Do you have trouble losing weight even though you follow your diet and restrict your calories?

Some research suggests the health of your gut bacteria might be the missing link to chronic weight-loss resistance.

It’s only recently that new genomic techniques have opened the doors to detailed study of our gut microbiome.

Scientists suspect that the make-up of the inhabitants of our guts might help explain why some people put on weight while others stay thin.

One study published in the scientific journal Nature found that weight gain was associated with lack of bacterial diversity.

Every time you have a meal, you’re eating not just for yourself, but for the hundred trillion living microbes that line your large intestine. This live-in colony of microbes, which together can weigh several pounds and consists of hundreds of individual species, is a digestion powerhouse, breaking food down into useful and nutritious components for us and for themselves.

If you find yourself feeling chronically sick and run down, the health of your microbiome could be the reason why. A staggering 75 to 80 percent of your immune system is in your gut! The more diverse your microbiome, the healthier you are going to be.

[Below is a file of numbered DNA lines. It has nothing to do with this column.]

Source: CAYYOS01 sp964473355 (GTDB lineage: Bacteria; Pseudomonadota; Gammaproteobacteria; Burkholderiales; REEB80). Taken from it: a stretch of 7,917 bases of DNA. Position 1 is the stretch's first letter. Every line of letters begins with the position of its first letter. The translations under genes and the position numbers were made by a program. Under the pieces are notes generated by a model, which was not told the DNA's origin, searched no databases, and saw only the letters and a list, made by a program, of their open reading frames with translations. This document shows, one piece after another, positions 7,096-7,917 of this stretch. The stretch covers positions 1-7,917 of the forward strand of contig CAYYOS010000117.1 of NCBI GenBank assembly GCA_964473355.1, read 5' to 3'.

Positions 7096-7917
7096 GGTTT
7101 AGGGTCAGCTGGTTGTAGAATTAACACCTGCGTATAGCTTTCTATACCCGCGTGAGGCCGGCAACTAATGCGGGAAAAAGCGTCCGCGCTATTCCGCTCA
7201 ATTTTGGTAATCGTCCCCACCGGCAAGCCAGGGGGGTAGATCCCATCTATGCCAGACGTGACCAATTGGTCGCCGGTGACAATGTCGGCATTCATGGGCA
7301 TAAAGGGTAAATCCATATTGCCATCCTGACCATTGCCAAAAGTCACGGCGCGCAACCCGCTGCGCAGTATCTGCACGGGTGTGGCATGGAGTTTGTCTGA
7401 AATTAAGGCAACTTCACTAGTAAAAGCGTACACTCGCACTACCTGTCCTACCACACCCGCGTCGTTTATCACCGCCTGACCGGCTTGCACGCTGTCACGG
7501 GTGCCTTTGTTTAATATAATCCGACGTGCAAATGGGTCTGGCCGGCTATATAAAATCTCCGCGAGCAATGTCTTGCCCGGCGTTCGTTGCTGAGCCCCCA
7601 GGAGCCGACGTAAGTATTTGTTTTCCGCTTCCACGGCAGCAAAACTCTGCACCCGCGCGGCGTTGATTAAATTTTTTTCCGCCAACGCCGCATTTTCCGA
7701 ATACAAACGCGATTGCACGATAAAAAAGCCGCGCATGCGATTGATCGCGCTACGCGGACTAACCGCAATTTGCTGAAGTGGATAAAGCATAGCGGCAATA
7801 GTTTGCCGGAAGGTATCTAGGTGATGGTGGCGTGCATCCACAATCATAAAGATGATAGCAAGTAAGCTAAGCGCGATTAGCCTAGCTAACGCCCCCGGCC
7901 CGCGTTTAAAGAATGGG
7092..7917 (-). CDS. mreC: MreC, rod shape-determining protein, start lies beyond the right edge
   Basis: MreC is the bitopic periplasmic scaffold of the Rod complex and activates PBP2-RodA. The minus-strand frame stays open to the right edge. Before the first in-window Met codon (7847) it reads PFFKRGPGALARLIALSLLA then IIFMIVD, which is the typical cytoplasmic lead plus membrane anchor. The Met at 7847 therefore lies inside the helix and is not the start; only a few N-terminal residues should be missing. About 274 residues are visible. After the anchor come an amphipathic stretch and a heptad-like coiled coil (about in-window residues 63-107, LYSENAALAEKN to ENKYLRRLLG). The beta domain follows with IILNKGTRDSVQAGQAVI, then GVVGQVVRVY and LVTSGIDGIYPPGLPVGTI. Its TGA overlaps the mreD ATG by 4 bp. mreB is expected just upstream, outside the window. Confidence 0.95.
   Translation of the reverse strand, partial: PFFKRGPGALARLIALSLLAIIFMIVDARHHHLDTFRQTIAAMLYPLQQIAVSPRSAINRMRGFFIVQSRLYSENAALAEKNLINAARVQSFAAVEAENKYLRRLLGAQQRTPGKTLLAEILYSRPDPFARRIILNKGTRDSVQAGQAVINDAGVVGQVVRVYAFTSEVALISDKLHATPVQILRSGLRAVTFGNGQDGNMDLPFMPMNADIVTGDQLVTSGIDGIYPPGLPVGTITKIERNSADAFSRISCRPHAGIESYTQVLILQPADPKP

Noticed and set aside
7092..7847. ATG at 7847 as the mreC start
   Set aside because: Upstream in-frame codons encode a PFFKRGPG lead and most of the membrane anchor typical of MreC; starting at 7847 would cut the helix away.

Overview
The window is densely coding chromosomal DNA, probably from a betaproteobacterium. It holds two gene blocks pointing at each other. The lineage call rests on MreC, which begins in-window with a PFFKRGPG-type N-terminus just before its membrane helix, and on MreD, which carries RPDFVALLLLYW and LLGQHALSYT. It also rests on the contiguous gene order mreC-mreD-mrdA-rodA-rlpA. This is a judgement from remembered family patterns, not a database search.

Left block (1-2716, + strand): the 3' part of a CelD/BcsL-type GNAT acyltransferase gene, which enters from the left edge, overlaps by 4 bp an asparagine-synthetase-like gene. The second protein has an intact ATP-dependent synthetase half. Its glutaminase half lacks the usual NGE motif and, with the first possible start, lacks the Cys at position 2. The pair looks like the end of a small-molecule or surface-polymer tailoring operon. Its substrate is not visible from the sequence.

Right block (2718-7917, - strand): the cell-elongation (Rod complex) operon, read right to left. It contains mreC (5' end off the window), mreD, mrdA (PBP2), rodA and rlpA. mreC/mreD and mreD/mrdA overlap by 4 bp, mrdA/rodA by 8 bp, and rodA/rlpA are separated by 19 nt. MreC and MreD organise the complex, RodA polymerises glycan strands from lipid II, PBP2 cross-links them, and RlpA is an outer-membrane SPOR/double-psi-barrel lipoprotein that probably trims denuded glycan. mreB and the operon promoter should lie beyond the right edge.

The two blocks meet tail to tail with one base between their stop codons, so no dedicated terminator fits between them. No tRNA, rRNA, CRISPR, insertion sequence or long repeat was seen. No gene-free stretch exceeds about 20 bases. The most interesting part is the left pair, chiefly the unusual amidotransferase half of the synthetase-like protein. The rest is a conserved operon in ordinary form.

Hippocrates, the father of modern medicine, said thousands of years ago “all disease begins in the gut.” Science is catching up with antiquity. Many seemingly unrelated health problems are now being lined to underlying gut problems such as diabetes and heart disease.

It seems modern science has finally caught up with what sages and shamans have known for thousands of years. We are intimately connected to the earth. And, we need to rotate our diets throughout the year, and change our eating habits with the seasons.

Many people I speak with eat the SAME food day after day, year after year, regardless of the season. This type of eating will feed only a small population of bacteria in the gut, which can lead to small intestinal bacterial overgrowth (SIBO) and other digestive problems.

Foods like blueberries, broccoli and salad greens are good for you and you should eat them to improve your health, but Not year-round.  These foods don’t grow in every season. While the produce selection at the grocery store may not vary throughout the year, eating fruits and vegetables according to their natural growing season can provide a surprising range of benefits, not the least of which is a more diverse microbiome.

Which means better health and a slimmer waistline.

Do you want to know what you should be eating now?

Here’s was local, in-season food list for NJ in early August. SEASONAL FOOD LIST

Give your diet an extra boost and try eating something you haven’t tried before. Here is simple and delicious recipe to get you started: